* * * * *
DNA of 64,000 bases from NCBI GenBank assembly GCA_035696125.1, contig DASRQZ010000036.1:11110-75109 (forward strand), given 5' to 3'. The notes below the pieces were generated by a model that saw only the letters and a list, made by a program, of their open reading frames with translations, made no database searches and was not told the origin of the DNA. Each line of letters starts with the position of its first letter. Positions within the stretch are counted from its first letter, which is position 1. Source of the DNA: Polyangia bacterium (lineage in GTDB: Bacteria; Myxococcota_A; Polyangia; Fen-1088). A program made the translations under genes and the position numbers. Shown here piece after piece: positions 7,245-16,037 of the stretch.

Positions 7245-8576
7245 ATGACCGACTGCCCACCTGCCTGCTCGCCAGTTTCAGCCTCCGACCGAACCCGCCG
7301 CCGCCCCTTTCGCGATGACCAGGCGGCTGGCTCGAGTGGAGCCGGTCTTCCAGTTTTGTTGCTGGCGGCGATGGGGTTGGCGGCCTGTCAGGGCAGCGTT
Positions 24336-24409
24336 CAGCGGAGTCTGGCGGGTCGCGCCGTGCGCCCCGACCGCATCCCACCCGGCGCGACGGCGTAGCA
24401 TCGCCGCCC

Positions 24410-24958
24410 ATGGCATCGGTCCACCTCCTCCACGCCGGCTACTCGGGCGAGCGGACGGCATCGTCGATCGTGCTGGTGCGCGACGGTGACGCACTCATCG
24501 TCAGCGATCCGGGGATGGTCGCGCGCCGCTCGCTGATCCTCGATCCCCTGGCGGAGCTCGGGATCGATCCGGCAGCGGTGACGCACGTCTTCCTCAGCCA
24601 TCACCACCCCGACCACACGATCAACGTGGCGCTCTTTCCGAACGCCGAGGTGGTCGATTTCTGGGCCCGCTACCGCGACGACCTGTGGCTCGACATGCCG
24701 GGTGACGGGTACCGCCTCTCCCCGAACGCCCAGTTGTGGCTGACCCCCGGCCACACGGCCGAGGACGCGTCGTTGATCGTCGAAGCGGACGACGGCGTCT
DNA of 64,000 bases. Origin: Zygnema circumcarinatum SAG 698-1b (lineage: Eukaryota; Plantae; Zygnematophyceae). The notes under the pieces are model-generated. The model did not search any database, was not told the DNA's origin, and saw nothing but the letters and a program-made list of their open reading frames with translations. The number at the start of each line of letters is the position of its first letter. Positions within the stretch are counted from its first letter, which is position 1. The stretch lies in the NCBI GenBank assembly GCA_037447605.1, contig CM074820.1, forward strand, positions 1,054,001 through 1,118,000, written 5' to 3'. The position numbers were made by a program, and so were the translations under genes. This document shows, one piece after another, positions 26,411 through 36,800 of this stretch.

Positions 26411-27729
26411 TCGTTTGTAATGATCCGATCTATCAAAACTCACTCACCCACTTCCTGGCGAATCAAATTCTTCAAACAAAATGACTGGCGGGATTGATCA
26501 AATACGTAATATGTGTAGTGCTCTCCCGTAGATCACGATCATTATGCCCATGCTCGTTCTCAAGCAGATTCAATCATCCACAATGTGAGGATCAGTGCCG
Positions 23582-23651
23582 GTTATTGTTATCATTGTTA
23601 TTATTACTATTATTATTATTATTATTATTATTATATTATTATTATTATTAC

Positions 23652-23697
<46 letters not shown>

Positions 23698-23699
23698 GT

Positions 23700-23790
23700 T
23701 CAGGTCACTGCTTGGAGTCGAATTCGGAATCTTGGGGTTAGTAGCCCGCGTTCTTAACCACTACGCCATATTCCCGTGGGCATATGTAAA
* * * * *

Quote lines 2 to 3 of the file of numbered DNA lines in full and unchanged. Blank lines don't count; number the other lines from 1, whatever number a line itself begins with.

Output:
Positions 7245-8576
7245 ATGACCGACTGCCCACCTGCCTGCTCGCCAGTTTCAGCCTCCGACCGAACCCGCCG